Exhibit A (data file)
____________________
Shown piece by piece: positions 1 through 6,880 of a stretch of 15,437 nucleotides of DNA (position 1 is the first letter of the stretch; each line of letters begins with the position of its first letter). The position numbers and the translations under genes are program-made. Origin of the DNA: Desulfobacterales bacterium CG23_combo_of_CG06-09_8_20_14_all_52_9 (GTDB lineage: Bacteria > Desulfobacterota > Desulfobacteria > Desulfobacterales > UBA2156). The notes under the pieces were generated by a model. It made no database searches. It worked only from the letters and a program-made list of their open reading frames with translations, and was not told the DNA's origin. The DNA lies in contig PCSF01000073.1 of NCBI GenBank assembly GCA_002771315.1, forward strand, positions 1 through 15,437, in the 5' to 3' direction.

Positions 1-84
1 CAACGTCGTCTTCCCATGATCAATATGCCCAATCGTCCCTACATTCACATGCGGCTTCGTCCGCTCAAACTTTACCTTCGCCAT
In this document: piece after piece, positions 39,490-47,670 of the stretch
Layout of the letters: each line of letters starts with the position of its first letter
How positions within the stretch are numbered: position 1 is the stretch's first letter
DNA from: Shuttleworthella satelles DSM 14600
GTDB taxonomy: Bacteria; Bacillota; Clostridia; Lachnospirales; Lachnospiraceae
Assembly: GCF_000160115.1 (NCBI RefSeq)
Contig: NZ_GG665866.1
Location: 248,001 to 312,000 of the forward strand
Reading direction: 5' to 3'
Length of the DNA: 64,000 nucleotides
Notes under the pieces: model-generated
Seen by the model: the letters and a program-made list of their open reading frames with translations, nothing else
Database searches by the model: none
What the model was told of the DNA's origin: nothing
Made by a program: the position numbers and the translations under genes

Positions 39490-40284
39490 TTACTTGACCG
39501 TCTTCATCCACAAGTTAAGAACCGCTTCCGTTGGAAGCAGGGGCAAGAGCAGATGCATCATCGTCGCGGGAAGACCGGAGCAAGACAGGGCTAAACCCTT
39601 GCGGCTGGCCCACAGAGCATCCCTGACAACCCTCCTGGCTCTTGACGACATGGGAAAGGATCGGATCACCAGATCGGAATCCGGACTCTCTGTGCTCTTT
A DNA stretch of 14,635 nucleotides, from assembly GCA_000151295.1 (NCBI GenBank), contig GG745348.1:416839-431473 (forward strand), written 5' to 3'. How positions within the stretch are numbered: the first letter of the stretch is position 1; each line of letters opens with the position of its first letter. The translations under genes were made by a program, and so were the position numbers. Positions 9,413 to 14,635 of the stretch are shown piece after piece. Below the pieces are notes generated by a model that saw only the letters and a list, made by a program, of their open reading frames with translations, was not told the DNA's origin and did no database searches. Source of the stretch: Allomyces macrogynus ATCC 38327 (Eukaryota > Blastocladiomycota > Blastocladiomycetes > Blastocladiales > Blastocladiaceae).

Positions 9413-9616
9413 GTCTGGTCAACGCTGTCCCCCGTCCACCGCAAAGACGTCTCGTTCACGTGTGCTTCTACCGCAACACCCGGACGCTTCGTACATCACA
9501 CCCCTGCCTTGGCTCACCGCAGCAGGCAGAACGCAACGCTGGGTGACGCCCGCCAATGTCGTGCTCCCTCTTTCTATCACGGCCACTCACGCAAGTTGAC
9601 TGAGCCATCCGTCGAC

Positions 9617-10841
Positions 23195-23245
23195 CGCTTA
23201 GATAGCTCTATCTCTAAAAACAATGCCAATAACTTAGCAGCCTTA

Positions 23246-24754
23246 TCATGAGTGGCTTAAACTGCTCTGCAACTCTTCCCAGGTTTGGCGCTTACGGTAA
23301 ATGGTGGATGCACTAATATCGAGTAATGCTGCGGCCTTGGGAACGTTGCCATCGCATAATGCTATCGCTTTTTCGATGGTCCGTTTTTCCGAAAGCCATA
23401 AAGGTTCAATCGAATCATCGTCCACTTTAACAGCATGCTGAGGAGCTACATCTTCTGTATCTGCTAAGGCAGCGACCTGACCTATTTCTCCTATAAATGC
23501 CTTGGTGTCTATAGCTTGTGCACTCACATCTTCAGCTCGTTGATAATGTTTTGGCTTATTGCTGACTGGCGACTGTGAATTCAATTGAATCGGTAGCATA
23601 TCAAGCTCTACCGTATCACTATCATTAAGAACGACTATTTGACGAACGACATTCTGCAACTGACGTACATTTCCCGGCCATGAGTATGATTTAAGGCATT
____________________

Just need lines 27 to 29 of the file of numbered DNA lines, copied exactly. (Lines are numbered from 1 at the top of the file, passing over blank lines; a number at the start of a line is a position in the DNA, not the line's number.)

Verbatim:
9601 TGAGCCATCCGTCGAC

Positions 9617-10841
Positions 23195-23245